• onion powder to taste (I really dislike onion chunks in my food, but feel free to add all the actual onions you want unless you are making this for me)
• 12 oz corn (I used a 12 oz bag of frozen corn I had on hand – doesn’t need to be precise, and could easily substitute canned corn here)
• 18 corn tortillas
• 3 avocados
• sour cream

• heat olive oil and minced garlic in cast iron skillet on medium high heat until garlic turns golden brown
• Add pork or chicken and braise outside quickly; add onion power to taste, turn heat down to medium and simmer covered until done, about 5-7 minutes
• Remove cooked meat from the skillet, leaving any remaining liquid in pan; prepare mole sauce per directions using remainder liquid in the skillet and additional broth as needed; set aside 1/2 cup sauce, then reintroduce meat to remaining mole sauce, stir in corn, simmer on medium-low for 5-10 mins, adding water as necessary to keep sauce from getting too thick to pour.
• In 12-14" DO, pour the 1/2 cup of previously separated mole sauce into bottom of DO and spread a layer three overlapped tortillas spread across bottom of DO; add a layer of combined meat, corn and mole sauce; top with 3/4 cup cheese; add another layer of 3 tortillas and repeat above steps until all ingredients have been used, finishing with last of the remaining sauce and cheese
• Cook in DO at 350 degrees for 30-45 minutes (roughly 10 briquettes on bottom, 20 on top); rotate lid and DO over coals in opposite directions every 10 mins.
• While DO is cooking, slice avocados into wedges; garnish each serving with avocado slices and sour cream
Show me your OOOOOO face
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Old 02-12-2015   #86
Park City, Utah
Paddling Since: 1982
Join Date: Sep 2009
Posts: 494
Nice! Love Mole sauce.

We're on a GC trip in April and are trying some late in the trip meal experiments at home. One my wife recently cooked, was to dehydrate green and red peppers, serrano and jalapeno peppers, garlic and onions for for a chicken curry dish. We used either Trader Joes or Pataks curry paste. It came out prefect except for the onions. They were slightly leathery. The peppers still retained their heat.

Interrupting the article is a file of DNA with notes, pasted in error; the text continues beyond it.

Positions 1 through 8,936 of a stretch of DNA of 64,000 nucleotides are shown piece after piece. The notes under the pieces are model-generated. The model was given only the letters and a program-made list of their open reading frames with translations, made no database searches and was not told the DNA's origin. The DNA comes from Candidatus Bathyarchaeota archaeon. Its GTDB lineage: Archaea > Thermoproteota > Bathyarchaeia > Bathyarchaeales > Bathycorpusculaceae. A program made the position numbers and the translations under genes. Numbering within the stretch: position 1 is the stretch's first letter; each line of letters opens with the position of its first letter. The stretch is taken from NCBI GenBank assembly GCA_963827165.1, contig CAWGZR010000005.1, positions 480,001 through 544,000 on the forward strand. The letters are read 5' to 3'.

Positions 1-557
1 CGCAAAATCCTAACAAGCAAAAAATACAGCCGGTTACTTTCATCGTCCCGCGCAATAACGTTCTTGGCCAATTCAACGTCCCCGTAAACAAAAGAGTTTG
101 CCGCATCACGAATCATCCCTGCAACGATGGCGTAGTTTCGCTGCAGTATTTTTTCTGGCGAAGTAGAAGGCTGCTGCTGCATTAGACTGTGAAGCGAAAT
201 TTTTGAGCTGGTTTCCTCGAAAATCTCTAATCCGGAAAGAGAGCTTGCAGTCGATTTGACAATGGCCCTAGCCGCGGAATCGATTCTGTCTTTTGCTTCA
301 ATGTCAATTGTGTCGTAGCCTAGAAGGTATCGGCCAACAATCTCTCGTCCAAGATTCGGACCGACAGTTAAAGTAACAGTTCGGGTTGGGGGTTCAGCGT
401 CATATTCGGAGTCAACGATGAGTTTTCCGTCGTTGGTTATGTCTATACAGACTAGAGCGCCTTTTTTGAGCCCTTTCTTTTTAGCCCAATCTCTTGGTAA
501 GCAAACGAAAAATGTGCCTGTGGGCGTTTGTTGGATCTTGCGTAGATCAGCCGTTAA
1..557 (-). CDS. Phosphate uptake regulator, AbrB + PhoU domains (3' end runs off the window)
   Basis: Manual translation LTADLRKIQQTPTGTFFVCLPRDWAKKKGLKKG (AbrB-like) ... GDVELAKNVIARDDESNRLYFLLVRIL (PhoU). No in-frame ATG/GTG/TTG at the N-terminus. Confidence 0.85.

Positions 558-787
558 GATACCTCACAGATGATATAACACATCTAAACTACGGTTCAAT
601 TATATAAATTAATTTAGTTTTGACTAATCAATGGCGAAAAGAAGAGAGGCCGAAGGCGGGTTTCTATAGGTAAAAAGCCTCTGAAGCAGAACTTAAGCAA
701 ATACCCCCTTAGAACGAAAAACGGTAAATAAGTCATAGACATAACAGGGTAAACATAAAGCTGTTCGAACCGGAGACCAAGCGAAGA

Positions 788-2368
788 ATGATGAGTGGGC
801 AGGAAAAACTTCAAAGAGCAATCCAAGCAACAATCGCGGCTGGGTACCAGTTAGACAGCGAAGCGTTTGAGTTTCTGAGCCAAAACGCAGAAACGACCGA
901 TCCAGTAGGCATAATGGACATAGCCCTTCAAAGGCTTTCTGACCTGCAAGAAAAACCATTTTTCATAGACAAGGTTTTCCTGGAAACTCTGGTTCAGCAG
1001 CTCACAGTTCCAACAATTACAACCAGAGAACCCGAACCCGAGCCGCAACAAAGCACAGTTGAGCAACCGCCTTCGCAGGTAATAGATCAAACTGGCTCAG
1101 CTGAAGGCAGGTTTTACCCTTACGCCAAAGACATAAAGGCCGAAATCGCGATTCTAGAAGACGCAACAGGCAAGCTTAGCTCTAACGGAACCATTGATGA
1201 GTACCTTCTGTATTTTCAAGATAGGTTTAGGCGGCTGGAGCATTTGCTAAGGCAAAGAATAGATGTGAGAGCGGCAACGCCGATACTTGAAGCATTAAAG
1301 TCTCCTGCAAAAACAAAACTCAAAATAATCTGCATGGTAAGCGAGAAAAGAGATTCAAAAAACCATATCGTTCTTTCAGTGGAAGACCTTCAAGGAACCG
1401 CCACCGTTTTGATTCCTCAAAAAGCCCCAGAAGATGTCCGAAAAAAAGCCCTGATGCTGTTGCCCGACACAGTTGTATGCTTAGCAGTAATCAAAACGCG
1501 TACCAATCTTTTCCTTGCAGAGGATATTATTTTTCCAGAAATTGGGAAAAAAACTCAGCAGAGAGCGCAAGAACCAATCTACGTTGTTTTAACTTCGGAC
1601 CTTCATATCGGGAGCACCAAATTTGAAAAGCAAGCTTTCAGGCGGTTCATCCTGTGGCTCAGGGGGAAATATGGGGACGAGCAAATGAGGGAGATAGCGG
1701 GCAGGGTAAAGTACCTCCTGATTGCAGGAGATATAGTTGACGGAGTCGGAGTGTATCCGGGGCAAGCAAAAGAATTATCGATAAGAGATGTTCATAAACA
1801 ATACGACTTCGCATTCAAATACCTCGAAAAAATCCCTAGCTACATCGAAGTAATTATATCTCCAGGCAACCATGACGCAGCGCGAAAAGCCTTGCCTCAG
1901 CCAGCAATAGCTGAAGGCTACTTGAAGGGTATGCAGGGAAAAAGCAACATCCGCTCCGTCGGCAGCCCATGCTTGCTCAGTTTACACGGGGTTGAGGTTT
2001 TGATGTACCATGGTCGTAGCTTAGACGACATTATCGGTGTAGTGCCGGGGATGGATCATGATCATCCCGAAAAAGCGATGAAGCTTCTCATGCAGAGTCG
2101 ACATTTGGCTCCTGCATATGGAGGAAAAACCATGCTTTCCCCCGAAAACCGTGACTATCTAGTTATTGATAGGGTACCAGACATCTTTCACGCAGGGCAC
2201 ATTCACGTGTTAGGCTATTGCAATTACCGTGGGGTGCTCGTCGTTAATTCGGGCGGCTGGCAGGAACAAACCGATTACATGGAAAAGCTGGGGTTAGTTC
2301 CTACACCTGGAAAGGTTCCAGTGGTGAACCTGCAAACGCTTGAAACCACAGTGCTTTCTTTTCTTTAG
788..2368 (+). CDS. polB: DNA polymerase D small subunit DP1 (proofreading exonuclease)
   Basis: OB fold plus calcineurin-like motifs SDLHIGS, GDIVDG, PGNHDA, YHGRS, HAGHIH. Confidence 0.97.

She's planning on canning chicken for this meal. Just ordered a pressure canner.

We're (she) also trying out a breakfast sausage bake in the dutch with a bed of quinoa instead of diced or shredded potatoes due to the PH being allergic to potatoes. We tried a somewhat similar spinach breakfast bake at home last weekend and it was quite good. Basically, the egg and milk mixture cooks the dried quinoa in the bottom of the baking dish. Easy to duplicate in the dutch. The quinoa was well cooked, but still retained a slightly crunchy texture. It bakes into a crust.

On most of our river trips, everyone brings their "A" game when it comes to the meals they prepare. We still somehow find time to get hikes and fishing in.
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Old 02-12-2015   #87
Redmond, Oregon
Paddling Since: 1973
Join Date: Jan 2013
Posts: 1,031
Thread is heating up.
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Old 02-12-2015   #88
Panama Red's Avatar
glenwierd, Co.
Paddling Since: 05'
Join Date: Feb 2015
Posts: 183
Here is how I like my steak. In a step by step form.
1. Knock its horns off. Bulls are for eating hefers are for breading.
2. Wipe his nasty ass. No need for ecoli.
3. Give it a tan. Everything looks better tanned.

Sent from my ADR6410LVW using Mountain Buzz mobile app
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Old 02-12-2015   #89
Park City, Utah
Paddling Since: 1982
Join Date: Sep 2009
Posts: 494
My grandfather always said to just walk his steak thru the kitchen and it was done enough for him.
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Old 02-13-2015   #90
2kanzam's Avatar
Charleston, West Virginny
Paddling Since: 1996
Join Date: Aug 2012
Posts: 461
Originally Posted by tmacc View Post
My grandfather always said to just walk his steak thru the kitchen and it was done enough for him.
I used to run the kitchen in a steakhouse and this lil' 95yo lady used to come in every tues evening by herself....everytime she'd order a 16 oz ribeye, seasoned and raw. Well we couldn't give her a raw steak legally (she knew this yet ordered it raw everytime)...but we'd just slap it on the grill for 10 seconds a side, sear the edges real quick and send it out. That wasn't technically legal either, but we'd only do it for her....I just couldn't say no...